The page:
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The Greatest Season You Don't Know About

Tip O'Neil. Photo Credit: <a href=",_outfielder,_St._Louis_Browns,_1888.jpg" target="new">Wiki Commons</a>.
Tip O'Neil. Photo Credit: Wiki Commons.


In doing some prep work for an article I had planned on penning that involved generating Weighted On Base Averages for some 19th century hitters (thanks, Matt!), I came across a season that I've seen pop up in various Play Index results but never really dug into. Today, I'm going to do just that.

If I asked you to name the best hitter from Canada in baseball history who would you choose? Most of you would probably say Larry Walker, right? After that, no one really springs to mind. Don't go beating yourself up, however, because there's only been ten hitters born in Canada to amass at least 75 Batting Runs since 1871 in an entire career.

But even Larry Walker couldn't match what is probably the greatest season in baseball history that rarely gets acknowledged. In fact, this season was so great that few players, regardless of their birth place, can stack up against it.

The season: Tip O'Neil's 1887 season in the American Association.

Tip O'Neil was born in Springfield, Ontario but was dubbed the Woodstock Wonder during his playing days. Though, O'Neil's career spanned just a decade from 1883-1892, O'Neil had the fortune - and talent - to put together one of the all-time great seasons.

The St. Louis Browns were lapped the field in the American Association in 1887, winning the league by 14 games over second-place Cincinnati before the Browns bowed out to the Detroit Wolverines in the 1887 Dauvray Cup series.

James Edward O'Neil - he got his nickname Tip due to his penchant for just tipping a ball out of play in order to get a pitch he liked enough to drive with authority or until he drew a walk - hit .435/.490/.691 which for any era was amazing. Consider that even before you use advanced metrics to judge O'Neil's season, the raw OPS of 1.180 is still 26th all time in baseball history for a single season.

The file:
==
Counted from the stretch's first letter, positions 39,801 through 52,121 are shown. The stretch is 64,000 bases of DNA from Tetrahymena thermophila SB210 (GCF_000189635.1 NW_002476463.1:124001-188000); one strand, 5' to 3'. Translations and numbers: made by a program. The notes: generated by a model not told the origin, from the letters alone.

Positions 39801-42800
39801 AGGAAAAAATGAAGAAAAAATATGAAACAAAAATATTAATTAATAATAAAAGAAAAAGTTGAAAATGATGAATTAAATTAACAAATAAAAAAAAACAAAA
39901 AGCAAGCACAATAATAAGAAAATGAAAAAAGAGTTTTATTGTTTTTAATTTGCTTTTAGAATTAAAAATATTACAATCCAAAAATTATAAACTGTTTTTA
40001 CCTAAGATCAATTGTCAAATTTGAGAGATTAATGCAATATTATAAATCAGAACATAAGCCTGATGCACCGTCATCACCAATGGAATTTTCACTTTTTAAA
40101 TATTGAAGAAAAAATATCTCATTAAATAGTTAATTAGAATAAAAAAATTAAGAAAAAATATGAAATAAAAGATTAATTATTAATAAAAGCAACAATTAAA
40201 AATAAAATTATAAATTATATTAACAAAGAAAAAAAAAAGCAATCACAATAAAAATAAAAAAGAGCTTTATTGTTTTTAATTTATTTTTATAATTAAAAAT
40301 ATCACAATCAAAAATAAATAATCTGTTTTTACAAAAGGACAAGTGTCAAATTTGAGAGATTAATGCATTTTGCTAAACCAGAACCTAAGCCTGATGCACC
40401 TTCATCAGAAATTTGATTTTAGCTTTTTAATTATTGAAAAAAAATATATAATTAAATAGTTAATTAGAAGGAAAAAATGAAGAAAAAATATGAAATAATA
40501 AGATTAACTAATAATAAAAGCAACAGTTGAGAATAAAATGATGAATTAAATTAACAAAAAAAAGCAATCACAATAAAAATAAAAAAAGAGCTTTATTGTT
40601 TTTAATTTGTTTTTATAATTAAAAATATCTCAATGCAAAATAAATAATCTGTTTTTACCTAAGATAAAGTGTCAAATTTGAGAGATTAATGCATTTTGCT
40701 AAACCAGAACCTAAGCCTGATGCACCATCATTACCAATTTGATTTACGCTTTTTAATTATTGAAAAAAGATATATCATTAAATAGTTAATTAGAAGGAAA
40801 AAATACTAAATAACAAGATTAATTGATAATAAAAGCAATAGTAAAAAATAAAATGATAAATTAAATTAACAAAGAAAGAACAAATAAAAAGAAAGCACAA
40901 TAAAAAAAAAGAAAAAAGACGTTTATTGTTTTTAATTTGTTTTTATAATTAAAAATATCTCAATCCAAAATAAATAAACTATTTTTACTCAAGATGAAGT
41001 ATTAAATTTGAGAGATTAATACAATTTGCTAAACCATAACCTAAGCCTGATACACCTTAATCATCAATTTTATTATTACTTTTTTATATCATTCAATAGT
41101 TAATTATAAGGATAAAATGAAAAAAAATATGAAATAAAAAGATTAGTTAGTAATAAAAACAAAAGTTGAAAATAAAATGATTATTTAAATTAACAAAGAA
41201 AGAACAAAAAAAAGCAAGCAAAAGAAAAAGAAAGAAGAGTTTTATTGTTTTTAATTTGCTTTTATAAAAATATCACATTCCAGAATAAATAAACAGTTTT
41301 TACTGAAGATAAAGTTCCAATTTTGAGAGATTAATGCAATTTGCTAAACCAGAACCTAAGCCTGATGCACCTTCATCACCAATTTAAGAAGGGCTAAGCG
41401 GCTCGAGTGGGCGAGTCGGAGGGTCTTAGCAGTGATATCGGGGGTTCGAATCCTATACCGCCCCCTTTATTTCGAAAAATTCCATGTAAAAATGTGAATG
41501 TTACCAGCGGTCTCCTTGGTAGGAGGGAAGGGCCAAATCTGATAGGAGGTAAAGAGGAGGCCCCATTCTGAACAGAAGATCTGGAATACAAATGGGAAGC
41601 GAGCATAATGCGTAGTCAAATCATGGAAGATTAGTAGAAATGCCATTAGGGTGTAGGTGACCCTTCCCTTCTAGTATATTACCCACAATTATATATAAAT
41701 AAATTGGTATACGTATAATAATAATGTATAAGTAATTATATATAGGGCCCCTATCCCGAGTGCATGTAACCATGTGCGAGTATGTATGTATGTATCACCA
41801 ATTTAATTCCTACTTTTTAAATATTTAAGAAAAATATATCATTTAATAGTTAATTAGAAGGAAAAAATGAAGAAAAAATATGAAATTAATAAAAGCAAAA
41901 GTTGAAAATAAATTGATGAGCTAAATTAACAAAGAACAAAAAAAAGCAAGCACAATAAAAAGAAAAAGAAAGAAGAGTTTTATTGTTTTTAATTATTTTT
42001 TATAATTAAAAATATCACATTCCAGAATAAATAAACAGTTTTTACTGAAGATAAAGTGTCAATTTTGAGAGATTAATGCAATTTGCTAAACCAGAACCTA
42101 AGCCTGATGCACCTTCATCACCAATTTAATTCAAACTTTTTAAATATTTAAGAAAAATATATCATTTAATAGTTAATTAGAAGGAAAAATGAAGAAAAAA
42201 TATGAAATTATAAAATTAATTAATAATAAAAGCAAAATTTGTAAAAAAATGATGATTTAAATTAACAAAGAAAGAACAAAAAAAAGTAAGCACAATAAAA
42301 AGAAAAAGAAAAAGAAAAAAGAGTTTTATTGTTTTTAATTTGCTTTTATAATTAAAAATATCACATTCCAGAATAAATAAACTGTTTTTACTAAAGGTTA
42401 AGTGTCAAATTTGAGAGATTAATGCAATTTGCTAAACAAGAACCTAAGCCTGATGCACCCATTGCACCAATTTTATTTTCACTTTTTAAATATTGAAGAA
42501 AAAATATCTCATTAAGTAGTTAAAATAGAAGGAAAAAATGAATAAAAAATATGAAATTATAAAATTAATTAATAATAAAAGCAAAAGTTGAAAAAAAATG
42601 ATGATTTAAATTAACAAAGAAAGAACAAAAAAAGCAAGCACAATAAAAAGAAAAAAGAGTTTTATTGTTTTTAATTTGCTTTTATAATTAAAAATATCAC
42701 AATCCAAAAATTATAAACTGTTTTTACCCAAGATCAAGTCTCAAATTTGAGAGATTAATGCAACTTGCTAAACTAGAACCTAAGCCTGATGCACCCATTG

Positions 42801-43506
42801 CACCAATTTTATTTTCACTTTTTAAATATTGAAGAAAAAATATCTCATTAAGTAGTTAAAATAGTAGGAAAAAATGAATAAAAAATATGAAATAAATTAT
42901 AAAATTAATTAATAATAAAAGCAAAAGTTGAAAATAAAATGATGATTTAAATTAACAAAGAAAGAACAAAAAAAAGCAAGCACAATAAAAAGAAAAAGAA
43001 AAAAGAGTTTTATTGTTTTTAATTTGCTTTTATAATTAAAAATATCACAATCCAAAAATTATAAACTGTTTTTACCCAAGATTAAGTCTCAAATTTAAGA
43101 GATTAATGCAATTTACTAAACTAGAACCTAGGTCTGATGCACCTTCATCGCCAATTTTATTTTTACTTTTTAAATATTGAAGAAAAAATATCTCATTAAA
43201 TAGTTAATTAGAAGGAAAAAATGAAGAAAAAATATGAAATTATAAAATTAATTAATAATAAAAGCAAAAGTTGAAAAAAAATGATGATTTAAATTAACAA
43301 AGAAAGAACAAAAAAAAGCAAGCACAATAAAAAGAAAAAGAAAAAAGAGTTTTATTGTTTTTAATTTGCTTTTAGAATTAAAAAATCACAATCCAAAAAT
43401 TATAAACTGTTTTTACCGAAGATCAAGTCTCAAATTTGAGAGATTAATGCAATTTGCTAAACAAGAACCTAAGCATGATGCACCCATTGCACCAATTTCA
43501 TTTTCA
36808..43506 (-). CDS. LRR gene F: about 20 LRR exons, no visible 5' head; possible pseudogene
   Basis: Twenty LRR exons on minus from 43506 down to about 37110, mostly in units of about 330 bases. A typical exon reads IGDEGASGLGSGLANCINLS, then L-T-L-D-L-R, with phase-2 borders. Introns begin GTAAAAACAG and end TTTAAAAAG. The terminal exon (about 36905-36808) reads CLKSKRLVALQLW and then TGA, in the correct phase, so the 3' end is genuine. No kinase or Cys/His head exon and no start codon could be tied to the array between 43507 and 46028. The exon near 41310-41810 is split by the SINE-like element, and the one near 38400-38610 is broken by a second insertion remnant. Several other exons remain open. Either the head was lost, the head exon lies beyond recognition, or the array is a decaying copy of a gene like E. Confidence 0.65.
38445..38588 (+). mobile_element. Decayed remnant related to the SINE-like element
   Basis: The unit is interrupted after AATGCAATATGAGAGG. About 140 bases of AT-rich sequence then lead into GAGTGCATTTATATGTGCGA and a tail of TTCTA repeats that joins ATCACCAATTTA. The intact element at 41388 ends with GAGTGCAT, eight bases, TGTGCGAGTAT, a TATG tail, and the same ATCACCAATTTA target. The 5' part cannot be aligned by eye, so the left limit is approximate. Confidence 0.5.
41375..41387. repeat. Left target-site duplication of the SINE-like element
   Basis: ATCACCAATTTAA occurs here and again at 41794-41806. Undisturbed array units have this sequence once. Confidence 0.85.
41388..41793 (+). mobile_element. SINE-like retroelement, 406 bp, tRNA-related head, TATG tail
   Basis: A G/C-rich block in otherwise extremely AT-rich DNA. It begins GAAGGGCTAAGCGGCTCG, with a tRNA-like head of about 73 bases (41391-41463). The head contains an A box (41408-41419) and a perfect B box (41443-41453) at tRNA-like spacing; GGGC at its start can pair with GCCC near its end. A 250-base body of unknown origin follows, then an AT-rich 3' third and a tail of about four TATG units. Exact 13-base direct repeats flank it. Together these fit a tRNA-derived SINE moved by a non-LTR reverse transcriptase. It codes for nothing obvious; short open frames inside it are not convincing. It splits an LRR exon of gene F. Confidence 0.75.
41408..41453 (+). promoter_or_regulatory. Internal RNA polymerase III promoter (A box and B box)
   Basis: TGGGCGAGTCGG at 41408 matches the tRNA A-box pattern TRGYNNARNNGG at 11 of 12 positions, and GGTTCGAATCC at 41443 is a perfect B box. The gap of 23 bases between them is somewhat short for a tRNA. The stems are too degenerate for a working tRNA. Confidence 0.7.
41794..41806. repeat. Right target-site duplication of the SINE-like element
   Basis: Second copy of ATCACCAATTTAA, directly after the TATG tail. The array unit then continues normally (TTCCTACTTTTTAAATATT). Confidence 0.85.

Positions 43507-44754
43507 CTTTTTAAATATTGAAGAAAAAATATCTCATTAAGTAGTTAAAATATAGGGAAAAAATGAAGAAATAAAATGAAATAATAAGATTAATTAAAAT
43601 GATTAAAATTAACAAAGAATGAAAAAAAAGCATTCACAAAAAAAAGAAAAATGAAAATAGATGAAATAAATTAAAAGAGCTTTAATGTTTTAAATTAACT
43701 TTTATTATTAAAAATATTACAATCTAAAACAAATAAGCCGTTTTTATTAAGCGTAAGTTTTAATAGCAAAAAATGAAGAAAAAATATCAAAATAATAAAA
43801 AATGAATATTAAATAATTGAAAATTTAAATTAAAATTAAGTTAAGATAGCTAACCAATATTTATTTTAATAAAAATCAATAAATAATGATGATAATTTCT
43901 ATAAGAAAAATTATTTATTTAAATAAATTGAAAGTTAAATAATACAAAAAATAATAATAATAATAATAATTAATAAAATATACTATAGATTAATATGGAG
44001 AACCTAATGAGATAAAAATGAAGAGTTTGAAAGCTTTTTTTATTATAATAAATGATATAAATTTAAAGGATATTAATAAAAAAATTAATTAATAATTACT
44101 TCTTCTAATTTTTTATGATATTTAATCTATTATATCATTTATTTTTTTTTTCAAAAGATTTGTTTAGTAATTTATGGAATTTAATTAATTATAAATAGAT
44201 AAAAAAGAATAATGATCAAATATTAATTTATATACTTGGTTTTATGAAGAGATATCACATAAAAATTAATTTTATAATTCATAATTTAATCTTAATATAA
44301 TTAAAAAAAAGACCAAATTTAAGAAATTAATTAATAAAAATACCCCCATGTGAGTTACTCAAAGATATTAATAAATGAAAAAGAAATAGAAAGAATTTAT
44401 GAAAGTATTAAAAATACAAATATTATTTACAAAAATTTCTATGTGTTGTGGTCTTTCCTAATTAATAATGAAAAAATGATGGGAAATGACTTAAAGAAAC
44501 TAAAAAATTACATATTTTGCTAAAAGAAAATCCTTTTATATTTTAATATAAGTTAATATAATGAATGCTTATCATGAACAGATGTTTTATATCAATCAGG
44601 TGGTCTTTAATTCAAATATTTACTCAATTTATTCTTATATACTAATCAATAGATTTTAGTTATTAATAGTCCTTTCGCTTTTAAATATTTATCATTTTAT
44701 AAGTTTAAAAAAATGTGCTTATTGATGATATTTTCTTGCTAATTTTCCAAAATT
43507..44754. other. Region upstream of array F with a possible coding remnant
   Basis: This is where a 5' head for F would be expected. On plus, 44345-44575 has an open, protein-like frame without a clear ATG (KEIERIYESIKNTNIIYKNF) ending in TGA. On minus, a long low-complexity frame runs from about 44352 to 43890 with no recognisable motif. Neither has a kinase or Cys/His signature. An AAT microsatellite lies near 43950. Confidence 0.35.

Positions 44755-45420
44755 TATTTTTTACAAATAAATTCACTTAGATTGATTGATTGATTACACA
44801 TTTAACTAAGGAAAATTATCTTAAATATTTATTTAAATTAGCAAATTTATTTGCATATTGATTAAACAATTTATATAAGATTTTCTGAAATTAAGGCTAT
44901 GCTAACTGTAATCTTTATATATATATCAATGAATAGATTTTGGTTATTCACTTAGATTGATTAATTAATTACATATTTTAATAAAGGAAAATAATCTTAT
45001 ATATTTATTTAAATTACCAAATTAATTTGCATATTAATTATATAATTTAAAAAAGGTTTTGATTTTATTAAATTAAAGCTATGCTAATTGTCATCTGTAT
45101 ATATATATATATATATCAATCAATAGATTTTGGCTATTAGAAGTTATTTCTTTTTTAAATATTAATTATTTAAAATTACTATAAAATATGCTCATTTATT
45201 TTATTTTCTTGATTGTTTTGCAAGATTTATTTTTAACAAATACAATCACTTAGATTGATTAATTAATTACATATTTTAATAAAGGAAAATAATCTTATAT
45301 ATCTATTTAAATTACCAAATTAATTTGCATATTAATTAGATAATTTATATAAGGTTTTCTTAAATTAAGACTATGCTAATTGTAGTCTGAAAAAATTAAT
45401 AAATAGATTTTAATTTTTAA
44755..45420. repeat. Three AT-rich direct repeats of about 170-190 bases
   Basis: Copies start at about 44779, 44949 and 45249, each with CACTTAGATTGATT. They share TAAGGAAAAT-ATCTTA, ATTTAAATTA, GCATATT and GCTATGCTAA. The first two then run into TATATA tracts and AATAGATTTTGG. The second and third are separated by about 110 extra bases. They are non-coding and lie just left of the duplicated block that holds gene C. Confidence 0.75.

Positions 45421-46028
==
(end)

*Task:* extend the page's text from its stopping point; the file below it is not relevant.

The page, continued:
But shining the sabermetric light on his season sheds even more greatness.

O'Neil's OPS+ that year was 211(!) and good for 20th best single season ever (min. 550 PA's). Even better: only seven players in the history of the game own a better season than O'Neil; Barry Bonds (four times), Babe Ruth (eight times), Ted Williams (three times), Rogers Hornsby, Mickey Mantle, Lou Gerhig, and Mark McGwire (all one single season each).

Using B-Ref's Wins Above Replacement metric, we can isolate their linear weights-based Batting Runs. Tip O'Neil totaled 100 of them that year, which is 16th all time - tied with Rogers Hornsby's 1922 season behind only five players: Barry Bonds, Babe Ruth, Ted Williams, Lou Gerhig, and Rogers Hornsby.

Did I mention that all of the stars above accomplished their feats with plate appearance numbers totaling between 600 and 700 per year? That's important because Tip O'Neil accomplished his phenomenal totals in just 572 PA's.

If we extrapolate his Batting Runs out to, say, 650 PA's, Tip O'Neil was on pace for about 114 Batting Runs which would be even more rarified air. Here's a list of players to slug 110 Batting Runs or more in a single year, in order:

Babe Ruth, 1921, 126 BR
Barry Bonds, 2001, 119 BR
Babe Ruth, 1923, 119 BR
Babe Ruth 1920, 115 BR

Tip O'Neil was on pace to do something that even Barry Bonds could accomplish once in his career.

What makes this outburst even more memorable is that O'Neil only accrued 310 batting runs in his entire career.

If you don't remember or know the name Tip O'Neil, I wouldn't blame you. He's kind of a Brady Anderson of the 19th century. Still, his 1887 season is one worth knowing if only for it's uniqueness and unexpectedness.